The elections in the state of Bavaria on Sunday suggest a shift is underway among some German voters – and the future is looking a lot greener.
Despite big gains by the far-right Alternative for Germany (AfD), it was the Green Party, pledging to fight climate change and gender inequality and to reduce border controls, that surged into second place.
The Greens more than doubled their share of the vote, winning 17.5% in the traditionally conservative state. And with polls estimating that most of their support came from voters under the age of 60, results like those could soon become the norm.
The dismal result for the Christian Social Union (CSU), the Bavarian sister party of Chancellor Angela Merkel’s Christian Democrats (CDU) that has ruled the state almost solidly for the last seven decades, seems to endorse that prediction.
Not only did the party drop 10 percentage points to 37%, its worst election result in decades, but the biggest loss was because of voters having died since the last election. And, according to pollsters, the bulk of its support continues to come from those over 60, suggesting further losses could be likely in future elections.
“We have not achieved a good result. We have achieved a painful result,” said Markus Soeder, head of the CSU in Bavaria, after the preliminary results. “We accept this result with due humility and we will have to learn our lessons from this result; we have to analyze this result.”
The Green Party has long been a strong force in parts of Germany and has ruled as part of a coalition government in several states, and on the federal level between 1998 and 2005.
But the party is not traditionally successful in conservative Bavaria – and Sunday’s vote bucks a broader trend that has seen the party lose seats in several recent state elections.
So, what happened to shift the vote this time?
First, the surging Green vote was in part a protest vote against the CSU, which has been ramping up its anti-immigration rhetoric in an attempt to counter a mass defection to the AfD.
In the run-up to Sunday, CSU politicians were busy trumpeting the “migration master plan” – the pet project of CSU head and Interior Minister Horst Seehofer – that would see a crackdown on asylum seekers and the acceleration of deportations.
Earlier this year, the CSU made it mandatory to hang a Christian cross in the foyer of every public building in Bavaria, staking its claim as the state’s most pro-Christian – and, by implication, anti-Islam – party.
AfD figures openly mocked the CSU for imitating their hard-line nationalism.
“The CSU is basically our best campaigning body!” AfD candidate Katrin Ebner-Steiner told CNN before the election. “They try to take over our issues, they take on our rhetoric and look what happens. I can only say thank you CSU for your campaign support!”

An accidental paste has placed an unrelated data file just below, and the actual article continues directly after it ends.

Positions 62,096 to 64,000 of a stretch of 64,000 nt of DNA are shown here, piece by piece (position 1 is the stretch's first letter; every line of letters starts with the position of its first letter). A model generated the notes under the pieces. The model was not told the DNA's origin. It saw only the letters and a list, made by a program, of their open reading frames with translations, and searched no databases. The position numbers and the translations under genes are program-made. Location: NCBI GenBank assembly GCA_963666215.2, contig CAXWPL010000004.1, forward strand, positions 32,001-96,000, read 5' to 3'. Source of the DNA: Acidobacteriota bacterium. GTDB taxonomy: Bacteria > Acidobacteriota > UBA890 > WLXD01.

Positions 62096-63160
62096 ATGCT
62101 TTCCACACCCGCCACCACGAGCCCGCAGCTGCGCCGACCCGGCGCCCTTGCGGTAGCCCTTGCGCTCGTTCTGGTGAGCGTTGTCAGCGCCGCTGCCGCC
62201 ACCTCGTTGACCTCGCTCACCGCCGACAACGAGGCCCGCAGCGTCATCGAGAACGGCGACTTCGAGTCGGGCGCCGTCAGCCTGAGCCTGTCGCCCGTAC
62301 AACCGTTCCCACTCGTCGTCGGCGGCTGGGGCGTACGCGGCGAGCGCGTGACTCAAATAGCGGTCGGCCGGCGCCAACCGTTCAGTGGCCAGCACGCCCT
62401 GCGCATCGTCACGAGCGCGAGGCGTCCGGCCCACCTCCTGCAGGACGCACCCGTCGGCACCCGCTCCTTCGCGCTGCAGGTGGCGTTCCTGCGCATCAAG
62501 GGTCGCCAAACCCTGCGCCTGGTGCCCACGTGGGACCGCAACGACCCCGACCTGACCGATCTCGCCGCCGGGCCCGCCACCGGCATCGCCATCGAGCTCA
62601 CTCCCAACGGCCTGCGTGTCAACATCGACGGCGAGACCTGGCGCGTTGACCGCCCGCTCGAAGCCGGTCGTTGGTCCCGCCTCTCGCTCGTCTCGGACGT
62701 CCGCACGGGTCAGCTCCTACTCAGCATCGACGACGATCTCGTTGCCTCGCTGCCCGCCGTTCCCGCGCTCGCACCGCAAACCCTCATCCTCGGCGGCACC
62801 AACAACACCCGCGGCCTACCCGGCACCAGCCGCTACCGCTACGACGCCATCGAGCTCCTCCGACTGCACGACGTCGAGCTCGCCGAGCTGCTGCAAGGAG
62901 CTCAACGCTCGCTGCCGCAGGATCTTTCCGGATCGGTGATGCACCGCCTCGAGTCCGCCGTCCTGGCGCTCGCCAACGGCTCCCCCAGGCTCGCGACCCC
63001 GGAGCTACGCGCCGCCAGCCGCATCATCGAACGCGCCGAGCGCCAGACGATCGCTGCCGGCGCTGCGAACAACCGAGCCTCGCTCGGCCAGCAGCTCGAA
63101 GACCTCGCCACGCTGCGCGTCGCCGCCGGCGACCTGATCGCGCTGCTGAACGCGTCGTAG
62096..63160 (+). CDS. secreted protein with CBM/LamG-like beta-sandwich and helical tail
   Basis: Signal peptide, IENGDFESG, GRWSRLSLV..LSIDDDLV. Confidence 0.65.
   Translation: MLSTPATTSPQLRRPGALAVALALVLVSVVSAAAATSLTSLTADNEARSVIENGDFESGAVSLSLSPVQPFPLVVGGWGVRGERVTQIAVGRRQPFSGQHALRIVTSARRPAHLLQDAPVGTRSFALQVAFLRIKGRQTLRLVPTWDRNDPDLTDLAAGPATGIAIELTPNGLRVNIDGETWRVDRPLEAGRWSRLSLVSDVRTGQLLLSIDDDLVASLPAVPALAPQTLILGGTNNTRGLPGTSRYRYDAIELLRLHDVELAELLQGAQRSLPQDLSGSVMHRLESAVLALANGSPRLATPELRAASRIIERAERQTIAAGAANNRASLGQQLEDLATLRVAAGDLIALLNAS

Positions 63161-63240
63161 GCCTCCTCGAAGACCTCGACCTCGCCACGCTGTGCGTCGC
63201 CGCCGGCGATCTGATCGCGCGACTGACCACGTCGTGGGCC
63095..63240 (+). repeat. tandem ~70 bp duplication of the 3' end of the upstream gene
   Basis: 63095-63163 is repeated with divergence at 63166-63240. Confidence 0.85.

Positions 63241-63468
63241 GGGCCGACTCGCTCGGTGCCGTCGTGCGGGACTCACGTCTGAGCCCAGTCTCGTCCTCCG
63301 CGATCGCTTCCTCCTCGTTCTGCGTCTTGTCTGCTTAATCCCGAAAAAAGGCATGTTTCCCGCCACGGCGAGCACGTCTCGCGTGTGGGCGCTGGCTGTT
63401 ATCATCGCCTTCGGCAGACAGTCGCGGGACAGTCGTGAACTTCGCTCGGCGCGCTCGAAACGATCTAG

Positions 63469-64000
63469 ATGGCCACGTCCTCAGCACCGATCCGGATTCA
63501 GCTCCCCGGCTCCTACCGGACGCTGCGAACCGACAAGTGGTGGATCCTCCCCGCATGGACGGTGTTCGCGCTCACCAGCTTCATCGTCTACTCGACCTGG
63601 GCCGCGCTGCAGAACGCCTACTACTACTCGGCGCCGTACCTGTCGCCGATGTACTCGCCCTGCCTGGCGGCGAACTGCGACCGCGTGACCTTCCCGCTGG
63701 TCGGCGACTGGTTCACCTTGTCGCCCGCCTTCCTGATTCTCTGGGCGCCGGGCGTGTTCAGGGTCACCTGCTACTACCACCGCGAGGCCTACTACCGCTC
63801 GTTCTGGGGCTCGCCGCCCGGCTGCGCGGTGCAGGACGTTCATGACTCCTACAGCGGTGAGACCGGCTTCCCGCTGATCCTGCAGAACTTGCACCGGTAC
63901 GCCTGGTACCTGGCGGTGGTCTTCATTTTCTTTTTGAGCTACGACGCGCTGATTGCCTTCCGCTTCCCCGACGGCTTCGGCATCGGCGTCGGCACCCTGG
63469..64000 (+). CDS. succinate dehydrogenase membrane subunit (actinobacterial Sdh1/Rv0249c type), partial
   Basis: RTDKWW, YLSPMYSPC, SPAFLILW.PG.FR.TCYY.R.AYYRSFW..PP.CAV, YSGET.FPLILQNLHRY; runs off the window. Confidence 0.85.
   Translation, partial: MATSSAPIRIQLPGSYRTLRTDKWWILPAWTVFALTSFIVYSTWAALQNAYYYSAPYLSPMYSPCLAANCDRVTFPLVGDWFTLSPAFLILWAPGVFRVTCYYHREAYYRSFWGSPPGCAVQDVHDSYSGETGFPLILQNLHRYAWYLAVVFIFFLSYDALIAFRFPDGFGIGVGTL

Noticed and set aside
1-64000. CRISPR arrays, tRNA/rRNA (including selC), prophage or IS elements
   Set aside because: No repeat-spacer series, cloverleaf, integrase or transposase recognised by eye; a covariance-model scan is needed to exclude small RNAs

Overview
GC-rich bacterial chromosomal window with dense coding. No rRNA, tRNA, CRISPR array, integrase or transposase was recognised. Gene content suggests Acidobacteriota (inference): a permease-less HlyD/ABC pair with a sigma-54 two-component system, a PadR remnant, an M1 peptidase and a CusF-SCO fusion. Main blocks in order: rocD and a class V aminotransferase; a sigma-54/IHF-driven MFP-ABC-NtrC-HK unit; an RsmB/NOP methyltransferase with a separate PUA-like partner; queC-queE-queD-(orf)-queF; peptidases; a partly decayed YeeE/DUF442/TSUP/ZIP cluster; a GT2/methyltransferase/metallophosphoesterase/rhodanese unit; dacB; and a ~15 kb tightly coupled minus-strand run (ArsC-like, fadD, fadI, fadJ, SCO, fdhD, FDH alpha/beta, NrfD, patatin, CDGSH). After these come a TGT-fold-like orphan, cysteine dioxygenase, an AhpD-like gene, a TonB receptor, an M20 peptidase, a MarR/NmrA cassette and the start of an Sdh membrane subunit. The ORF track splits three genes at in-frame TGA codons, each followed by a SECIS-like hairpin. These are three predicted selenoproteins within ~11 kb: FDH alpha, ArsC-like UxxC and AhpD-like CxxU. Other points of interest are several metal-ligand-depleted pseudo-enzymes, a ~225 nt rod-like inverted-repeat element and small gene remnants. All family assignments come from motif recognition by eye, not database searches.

But less than two weeks before the election, more than 20,000 people took to the streets of Munich to demonstrate against the CSU’s tougher anti-immigration policy and the AfD – a protest that was echoed and amplified in Berlin last weekend when more than 100,000 people demonstrated against racism and right-wing extremism.
Second, immigration was not the biggest voter issue. The AfD was counting on residual anger from the arrival of hundreds of thousands of migrants and refugees in 2015 – many of whom crossed into Germany at Bavaria’s southern border – to drive people to the polls.
Third, a lot of the focus has been on right-wing, conservative voters deserting traditionally centrist parties for the nationalist fringes. But the change is even more dramatic on the left. The Social Democrats (SPD) – traditionally one of Germany’s biggest parties, alongside the CDU/CSU – suffered a catastrophic loss, dropping to a meager 9.7% of the vote with many of their lost votes going to the Greens.
”We did so badly in this election. This is something we will need to analyze very carefully on all levels,” said Andrea Nahles, the visibly shaken SPD party leader, on Sunday evening. “It would seem we were unable to convince the electorate and that is a bitter lesson.”
Initial analysis of voting patterns by age suggests the SPD is facing the same dismal prospect of a dwindling support base as the CSU, with younger voters deserting the center-left party. Just 7% of 18- to 44-year-olds voted for the Social Democrats, compared to 14% of the over-60s.
By contrast, more than 20% of 18- to 29-year-olds threw their support behind the Greens.
The co-leader of the national Green Party, Robert Habeck, told radio station Deutschlandfunk on Monday that he’s optimistic that change is happening, but cautioned against any expectation of a Green revolution any time soon.
“I think the blow from Bavaria was so strong – an earthquake – that for now nothing will happen. People will continue to cling to what power they have. But the ground has opened and those who now take a step will fall into it,” he said in the interview.
”It is not all wrong what they do in Berlin,” Habeck said, referring to the much-maligned grand coalition between the CDU/CSU and SPD. “It is just not explained in a way that people feel taken care of. The big challenges are simply not addressed.”
Atika Shubert wrote in Berlin and Judith Vonberg wrote in London.